Riding on this ex-Glasgow tram, I wondered about the stories that might have occurred in it's previous incarnation as it trundled through the busy streets. What plans were plotted? What lover's trysts began or ended here? How many children squatted up on the seats watching life rushing past? What crimes were conceived?
Maybe, with that in mind, I'll pen a story......amazing where you find inspiration!
(oh, and btw - we also saw an old blue Police Box that someone had left lying around there..........! )
Saturday, 3 July 2010
Noodlin' around on the 'net I came across Spikethecat - a site created by Richard Hallows which focusses on short story competitions and other pro-writer activities. Worth a look!
Also - get to Theakston's Old Peculier Crime Novel of the Year. Three of my favourite authors were among the shortlisted titles so it was a tricky choice - who will YOU vote for?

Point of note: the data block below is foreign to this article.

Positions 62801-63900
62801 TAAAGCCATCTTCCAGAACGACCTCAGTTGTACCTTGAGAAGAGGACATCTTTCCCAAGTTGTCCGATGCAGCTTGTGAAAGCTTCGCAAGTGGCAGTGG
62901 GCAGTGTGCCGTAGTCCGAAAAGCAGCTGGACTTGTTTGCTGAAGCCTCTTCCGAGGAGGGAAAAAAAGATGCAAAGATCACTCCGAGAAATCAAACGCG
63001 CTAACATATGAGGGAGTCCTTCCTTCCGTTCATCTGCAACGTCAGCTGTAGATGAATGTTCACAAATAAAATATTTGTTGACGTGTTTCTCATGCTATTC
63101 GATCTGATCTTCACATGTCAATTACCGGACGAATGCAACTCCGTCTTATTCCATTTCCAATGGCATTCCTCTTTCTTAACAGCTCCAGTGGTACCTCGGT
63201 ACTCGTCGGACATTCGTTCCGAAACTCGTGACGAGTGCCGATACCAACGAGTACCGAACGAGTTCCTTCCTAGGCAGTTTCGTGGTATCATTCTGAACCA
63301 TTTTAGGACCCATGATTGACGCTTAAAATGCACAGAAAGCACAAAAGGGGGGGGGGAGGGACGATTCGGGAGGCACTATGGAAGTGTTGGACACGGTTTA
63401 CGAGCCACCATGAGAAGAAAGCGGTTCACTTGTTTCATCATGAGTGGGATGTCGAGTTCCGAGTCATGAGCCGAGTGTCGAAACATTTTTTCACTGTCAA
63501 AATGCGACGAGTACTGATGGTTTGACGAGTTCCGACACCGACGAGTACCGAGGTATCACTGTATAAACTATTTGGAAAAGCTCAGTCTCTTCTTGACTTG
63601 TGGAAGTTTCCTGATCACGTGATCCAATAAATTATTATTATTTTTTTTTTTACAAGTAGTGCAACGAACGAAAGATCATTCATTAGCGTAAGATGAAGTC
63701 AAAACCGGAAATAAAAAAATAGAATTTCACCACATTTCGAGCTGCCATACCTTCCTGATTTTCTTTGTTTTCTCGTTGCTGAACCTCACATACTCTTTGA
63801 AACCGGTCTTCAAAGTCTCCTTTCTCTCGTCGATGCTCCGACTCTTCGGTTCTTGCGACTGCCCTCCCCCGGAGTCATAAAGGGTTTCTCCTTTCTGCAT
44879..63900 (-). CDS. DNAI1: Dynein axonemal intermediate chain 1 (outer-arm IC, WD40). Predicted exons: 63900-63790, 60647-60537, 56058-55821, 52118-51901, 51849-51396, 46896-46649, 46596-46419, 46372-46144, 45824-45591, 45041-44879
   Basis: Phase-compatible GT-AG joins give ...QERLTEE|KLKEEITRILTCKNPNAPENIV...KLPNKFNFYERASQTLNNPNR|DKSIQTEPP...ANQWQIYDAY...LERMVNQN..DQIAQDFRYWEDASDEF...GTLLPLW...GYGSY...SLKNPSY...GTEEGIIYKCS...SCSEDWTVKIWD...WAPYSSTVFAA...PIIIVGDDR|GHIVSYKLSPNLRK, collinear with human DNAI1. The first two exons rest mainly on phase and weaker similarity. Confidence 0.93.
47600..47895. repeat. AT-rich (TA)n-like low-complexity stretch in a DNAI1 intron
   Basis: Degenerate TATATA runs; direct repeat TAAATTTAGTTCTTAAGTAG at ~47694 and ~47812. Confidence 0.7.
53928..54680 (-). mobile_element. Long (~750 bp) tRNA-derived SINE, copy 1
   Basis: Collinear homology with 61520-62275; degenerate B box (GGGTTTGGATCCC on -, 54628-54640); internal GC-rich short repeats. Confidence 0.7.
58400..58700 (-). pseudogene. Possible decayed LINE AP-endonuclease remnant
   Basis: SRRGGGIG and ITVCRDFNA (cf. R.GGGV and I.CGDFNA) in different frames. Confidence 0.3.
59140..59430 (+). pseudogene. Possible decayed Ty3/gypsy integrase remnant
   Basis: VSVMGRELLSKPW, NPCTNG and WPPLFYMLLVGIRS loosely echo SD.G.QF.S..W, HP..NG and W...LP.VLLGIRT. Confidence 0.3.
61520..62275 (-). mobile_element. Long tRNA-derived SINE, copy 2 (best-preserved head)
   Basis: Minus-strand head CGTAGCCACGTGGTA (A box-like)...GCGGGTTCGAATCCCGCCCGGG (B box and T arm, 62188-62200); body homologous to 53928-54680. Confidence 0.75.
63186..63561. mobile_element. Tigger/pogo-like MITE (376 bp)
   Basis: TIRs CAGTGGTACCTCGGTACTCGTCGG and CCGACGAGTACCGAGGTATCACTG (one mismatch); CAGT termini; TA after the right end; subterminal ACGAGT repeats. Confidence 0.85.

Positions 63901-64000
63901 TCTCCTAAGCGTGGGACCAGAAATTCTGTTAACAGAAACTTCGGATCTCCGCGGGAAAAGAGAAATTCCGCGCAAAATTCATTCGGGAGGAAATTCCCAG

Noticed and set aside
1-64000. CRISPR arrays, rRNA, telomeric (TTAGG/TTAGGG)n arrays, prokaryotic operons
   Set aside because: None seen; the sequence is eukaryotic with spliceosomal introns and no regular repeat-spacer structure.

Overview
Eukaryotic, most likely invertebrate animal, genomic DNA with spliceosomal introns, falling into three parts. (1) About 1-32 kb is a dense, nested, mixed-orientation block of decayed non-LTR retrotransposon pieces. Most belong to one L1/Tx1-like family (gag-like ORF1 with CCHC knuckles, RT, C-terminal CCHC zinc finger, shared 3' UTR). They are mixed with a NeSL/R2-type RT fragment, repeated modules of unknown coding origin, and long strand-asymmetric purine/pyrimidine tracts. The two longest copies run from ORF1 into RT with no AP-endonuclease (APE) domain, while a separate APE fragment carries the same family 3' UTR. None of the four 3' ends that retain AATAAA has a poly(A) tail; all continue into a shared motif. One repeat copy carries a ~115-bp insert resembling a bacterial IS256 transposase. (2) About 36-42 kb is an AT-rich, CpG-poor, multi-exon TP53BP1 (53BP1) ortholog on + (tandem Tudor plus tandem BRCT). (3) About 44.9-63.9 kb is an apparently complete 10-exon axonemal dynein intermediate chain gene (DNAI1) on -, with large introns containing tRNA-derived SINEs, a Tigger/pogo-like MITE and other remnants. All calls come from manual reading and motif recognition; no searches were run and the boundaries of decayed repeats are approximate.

Well, it's been a weird old week - on the down-side, life at the 'saltmines' (aka the Library) has been cruising down towards the launch of 'self service' and if that wasn't bad enough I had to endure a whole days' training yesterday sitting listening to someone tell us how 'marvelous' all the new library initiatives and work-practices were (I beg to differ...)
But then, returning home yesterday I was gobsmacked to discover that THRILLERS, KILLERS & CHILLERS had used one of my stories to re-launch in it's brand spanking new format! Much smiling! (and much red wine by way of celebration!!!)
Anyway, I'm off for a wee break to Derbyshire next week, so depending on the availability of WiFi I'll be keeping up with all of you.....or not!
Have a good 'un!